Hi everybody,

I am working on the design of distributed energy systems (DES) and most of the studies focus on deterministic optimization problems (by « deterministic » I mean that all the information is known over the horizon, leading to « the best that we can afford » but unreachable solution for a given scenario). Stochasticity is usually adressed by adding multiple scenario to the MILP formulation but the « perfect foresight » assumption (or non-anticipativity constraint) is rarely questioned (for each scenario, the problem is deterministic with perfect foresight of the future).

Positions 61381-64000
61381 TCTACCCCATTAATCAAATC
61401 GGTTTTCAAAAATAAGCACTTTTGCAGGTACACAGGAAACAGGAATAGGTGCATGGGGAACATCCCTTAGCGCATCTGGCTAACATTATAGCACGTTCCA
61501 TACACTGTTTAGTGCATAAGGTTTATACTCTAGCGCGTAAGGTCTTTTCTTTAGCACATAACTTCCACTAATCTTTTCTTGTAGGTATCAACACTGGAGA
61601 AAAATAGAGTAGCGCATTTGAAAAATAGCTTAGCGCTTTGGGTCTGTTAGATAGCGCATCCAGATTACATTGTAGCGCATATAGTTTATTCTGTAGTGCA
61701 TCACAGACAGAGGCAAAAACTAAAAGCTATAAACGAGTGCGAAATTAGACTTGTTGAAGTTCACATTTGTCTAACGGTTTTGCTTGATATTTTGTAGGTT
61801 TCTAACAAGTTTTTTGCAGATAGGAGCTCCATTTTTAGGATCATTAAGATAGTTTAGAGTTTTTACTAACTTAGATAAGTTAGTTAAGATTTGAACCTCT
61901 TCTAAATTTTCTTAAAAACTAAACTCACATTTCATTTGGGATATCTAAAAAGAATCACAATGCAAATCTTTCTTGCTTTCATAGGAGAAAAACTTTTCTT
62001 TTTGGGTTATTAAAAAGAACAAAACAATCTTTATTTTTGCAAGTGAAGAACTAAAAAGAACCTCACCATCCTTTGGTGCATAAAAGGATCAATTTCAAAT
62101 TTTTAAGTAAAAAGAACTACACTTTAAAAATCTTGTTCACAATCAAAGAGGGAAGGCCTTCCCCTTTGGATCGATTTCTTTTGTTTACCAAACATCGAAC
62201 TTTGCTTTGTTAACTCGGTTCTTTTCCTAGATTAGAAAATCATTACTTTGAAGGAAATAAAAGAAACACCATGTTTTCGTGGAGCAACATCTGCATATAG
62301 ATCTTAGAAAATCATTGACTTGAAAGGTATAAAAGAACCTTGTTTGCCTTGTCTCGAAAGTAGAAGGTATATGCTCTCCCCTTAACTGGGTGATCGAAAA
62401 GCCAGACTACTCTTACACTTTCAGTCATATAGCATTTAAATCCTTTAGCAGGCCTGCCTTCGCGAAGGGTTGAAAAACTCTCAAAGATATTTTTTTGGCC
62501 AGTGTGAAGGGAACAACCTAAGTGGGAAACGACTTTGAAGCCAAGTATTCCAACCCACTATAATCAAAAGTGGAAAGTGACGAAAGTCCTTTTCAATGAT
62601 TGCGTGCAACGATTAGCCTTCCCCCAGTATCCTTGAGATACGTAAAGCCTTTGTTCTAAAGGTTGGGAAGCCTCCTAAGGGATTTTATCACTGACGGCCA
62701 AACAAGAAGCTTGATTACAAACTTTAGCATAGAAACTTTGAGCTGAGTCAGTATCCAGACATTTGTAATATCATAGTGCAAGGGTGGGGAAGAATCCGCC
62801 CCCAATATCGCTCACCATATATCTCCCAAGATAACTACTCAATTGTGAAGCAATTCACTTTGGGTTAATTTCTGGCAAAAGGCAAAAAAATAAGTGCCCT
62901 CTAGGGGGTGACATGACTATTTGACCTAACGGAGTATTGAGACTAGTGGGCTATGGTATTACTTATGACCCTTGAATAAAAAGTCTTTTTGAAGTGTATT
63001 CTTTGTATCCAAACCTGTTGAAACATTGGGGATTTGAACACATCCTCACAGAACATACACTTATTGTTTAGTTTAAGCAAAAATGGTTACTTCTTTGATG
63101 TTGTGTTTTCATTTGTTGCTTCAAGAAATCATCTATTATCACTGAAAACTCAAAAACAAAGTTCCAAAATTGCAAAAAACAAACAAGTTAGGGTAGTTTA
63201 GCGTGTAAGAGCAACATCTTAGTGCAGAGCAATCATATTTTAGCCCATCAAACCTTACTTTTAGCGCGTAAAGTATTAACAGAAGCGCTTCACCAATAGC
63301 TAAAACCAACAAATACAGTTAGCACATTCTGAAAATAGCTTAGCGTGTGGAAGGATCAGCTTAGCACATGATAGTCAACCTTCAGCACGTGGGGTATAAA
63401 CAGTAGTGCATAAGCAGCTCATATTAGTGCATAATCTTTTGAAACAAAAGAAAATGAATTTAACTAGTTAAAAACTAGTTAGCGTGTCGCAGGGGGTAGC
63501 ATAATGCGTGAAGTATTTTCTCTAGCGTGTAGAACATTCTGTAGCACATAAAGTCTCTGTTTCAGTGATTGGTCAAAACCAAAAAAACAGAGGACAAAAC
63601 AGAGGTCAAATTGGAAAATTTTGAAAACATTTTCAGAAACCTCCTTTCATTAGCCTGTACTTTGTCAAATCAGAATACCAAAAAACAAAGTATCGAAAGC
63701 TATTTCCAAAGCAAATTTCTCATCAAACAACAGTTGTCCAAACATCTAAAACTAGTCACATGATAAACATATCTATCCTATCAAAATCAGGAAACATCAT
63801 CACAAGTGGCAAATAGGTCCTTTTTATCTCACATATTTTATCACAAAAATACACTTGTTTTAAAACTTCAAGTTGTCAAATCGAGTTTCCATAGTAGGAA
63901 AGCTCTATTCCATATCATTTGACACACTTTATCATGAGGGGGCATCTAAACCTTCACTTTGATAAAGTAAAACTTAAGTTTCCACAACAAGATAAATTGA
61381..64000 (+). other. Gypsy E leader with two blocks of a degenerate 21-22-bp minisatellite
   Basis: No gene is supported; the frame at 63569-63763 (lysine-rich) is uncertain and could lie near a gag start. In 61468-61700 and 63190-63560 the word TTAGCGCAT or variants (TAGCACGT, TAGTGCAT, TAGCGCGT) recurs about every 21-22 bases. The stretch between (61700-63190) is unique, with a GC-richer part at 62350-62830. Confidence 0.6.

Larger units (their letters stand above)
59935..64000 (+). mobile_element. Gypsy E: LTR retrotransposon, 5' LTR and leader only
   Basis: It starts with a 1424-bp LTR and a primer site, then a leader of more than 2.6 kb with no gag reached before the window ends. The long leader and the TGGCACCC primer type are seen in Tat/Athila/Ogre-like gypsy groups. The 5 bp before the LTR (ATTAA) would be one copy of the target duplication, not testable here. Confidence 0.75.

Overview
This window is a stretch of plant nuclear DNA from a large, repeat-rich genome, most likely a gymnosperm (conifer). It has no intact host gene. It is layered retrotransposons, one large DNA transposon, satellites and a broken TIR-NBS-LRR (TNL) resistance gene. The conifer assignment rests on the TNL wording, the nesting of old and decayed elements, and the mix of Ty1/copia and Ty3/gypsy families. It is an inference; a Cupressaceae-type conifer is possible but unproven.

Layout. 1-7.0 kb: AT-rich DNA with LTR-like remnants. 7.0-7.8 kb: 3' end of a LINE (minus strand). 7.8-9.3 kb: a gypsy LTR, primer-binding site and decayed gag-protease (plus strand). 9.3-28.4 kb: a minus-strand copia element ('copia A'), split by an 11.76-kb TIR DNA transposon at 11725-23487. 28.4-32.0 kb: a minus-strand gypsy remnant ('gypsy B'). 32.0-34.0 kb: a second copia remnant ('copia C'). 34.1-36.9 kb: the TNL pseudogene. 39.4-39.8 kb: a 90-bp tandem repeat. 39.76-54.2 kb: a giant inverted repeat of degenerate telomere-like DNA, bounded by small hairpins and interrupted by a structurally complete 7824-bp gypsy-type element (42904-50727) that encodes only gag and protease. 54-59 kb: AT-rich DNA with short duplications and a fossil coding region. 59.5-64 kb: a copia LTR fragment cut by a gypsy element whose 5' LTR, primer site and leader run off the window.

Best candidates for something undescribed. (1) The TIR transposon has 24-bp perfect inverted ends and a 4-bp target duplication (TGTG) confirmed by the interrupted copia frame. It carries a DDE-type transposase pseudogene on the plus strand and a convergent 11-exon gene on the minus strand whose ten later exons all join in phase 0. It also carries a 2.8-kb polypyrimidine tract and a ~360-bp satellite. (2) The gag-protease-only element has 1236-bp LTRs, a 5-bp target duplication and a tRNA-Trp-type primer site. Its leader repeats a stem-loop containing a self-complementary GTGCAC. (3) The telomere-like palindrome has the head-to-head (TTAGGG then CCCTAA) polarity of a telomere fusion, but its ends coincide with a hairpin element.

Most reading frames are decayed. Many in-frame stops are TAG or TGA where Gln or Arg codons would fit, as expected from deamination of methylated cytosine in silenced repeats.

I understand it is a simple way to solve the problem facing intractable computational time issues but to me, the resulting design should be at least assessed on a simulator where the non-anticipativity constraint is respected in order to conclude about the quality/feasibility of the solution. Nothing has proved a priori that the performance on the real system (where the operation will only rely on past data) will match the required specifications of the case study.

I am a bit surprised that this « perfect foresight » hypothesis is rarely challenged in the community and I was wondering what is your point of view about the question.

Best,

Hugo

N.B : For instance, I think this have strong implications because in a deterministic world with the « perfect foresigth », a 100% renewable production mix is of course feasible at a least cost without reserve margin but nothing has proved that it is going to work with the same performances in the real world.